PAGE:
CARIS tries to collect data on when surgery takes place. Our data is incomplete for the period before 2005. From 2005 to 2012 the date of first surgical correction is known for 419 cases.

Age at first surgical procedure


% of cases

<  2 years old



< 3 years old



< 4 years old



< 5 years old



5+ years old



In summary this data shows that 78.3% of cases notified to CARIS have surgery before their 3rd birthday.

[i] Hypospadias in the Neonate, Stokowski L et al, Advances in Neonatal Care 2004; 4(4)


[iii] Meijer, W. M., de Jong-Van den Berg, L. T.W., van den Berg, M. D., Verheij, J. B.G.M. and de Walle, H. E.K. (2006), Clomiphene and hypospadias on a detailed level: Signal or chance?. Birth Defects Research Part A: Clinical and Molecular Teratology, 76: 249–252. doi: 10.1002/bdra.20243

[iv] Hussein et al “Hypospadias and early gestational growth restriction in infants”  , Pediatrics Vol.109 No 3 March 1, 2002 pp.473-478 (doi: 10.1542/peds 109.2.473)

[v] Fredell L, Kockum I, Hansson E, Holmner S, Lundquist L, Lackgren G, Pedersen J, Stenberg A, Westbacke G, Nordenskjold A “Heredity of hypospadias and the significance of low birth weight” J Urol 167: 1423-1427


Klinefelter’s syndrome

What is it?

Klinefelter’s syndrome results from an extra X chromosome in a male giving a karyotype of 47XXY. It is one of the more common chromosomal anomalies. There may also be undescended testes at birth. Often the diagnosis is not made until puberty as the symptoms are subtle. Symptoms may include muscle weakness, sparse body hair, small genitalia and breast growth and the child may also have developmental delay.  In later life infertility is a primary feature.

What causes it?

The syndrome  originates at an early stage of cell division when an error in splitting of the parental sex chromosomes results in an extra X chromosome in the fetus, either from the mother or the father.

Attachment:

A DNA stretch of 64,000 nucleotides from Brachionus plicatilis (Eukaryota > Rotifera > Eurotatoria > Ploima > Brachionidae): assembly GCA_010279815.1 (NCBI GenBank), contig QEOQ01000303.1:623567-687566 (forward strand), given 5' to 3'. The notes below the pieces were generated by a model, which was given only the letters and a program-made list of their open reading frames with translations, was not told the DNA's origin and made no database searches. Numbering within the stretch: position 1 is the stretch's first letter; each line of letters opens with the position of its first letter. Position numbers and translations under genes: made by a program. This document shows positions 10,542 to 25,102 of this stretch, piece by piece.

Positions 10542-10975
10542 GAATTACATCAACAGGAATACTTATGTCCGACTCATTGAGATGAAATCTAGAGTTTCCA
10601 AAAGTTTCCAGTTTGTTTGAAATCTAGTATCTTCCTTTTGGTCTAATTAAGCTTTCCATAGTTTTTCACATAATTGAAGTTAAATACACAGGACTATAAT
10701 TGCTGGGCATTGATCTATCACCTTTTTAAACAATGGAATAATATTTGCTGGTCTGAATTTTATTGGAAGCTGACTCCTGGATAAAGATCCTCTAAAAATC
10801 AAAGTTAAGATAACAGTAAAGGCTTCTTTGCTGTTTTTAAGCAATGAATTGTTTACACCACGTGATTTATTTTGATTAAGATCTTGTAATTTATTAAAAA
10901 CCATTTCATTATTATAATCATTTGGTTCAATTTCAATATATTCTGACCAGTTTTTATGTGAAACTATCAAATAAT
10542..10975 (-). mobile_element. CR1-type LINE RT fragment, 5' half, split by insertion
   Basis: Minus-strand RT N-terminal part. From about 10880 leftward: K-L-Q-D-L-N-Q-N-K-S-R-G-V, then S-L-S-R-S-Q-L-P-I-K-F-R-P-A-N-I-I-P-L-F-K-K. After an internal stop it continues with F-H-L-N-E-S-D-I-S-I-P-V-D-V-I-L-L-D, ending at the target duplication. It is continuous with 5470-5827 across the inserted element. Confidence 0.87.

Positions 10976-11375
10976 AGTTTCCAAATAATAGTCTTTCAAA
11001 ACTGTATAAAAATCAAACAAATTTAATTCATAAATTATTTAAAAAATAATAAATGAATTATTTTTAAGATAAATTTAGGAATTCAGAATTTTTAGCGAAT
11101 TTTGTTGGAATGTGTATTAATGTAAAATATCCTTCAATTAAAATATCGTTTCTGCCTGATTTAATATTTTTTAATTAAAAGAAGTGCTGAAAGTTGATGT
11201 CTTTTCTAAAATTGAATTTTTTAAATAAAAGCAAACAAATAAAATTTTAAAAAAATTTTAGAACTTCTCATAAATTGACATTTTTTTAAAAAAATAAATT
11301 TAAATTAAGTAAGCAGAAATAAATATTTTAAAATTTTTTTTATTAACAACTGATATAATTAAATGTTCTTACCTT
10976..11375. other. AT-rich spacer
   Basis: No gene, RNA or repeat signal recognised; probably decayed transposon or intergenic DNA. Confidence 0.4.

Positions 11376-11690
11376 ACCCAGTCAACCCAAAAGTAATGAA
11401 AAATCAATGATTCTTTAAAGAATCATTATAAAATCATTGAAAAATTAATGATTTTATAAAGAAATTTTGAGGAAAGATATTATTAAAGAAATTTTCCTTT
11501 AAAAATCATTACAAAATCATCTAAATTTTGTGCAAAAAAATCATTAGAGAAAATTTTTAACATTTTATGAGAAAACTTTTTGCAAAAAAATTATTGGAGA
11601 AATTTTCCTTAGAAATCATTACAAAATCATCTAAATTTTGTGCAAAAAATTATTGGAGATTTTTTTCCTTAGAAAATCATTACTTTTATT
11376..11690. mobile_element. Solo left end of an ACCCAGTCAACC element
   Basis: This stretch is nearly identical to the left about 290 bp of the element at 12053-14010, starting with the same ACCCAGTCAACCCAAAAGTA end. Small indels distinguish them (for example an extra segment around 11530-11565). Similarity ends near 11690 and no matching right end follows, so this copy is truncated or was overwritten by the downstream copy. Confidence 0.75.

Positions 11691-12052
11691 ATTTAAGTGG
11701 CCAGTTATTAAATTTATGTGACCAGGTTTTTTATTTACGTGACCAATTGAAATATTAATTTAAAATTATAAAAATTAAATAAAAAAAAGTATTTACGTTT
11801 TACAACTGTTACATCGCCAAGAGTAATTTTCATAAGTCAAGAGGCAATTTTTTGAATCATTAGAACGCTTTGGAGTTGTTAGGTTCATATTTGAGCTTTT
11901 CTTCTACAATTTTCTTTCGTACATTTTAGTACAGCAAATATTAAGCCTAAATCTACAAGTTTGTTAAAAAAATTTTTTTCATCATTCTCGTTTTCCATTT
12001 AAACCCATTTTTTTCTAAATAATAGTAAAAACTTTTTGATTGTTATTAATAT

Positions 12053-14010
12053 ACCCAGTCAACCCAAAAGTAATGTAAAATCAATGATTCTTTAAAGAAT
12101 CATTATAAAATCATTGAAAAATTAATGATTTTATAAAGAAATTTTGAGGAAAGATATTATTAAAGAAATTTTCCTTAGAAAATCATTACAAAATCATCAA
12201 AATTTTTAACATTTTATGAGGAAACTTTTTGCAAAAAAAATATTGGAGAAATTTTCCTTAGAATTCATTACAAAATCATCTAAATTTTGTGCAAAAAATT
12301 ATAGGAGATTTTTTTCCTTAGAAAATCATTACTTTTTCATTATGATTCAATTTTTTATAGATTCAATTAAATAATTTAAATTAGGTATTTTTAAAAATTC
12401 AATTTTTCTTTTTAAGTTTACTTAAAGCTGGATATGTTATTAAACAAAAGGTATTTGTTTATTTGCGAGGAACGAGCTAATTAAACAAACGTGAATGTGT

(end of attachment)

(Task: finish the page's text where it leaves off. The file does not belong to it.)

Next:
Any risk factors?

Increasing maternal age increases the risk.

Can the syndrome be detected antenatally?

Not usually unless there has been a karyotype done via amniocentesis or chorionic villous sampling for another indication, eg to investigate a high risk Down screening result. If cell free DNA testing of maternal blood becomes available then it is likely that antenatal diagnoses will increase.

What is the management and outcome?

Testosterone replacement therapy and fertility treatment may be needed. Surgery can also be necessary to remove excess breast tissue. Speech therapy, educational and emotional support can also be helpful.

What is the pattern in Wales and the world?

Klinefelters syndrome is underdiagnosed. One study[i] estimated a birth ratio of as many as 1:500 male births. CARIS reports a birth ratio of 1:10,000 live births which is approximately 1:5000 males births

[i] Nielsen J, Wohlert M: Sex chromosome abnormalities found among 34,910 newborn children: results from a 13-year incidence study in Arthus, Denmark. In Children and Young Adults with Sex Chromosome Aneuploidy. Birth Defects: Original Article SeriesVolume 26. Edited by Evans JA, Hamerton JL. New York: Wiley-Liss, for the March of Dimes Birth Defects Foundation; 1991::209-223~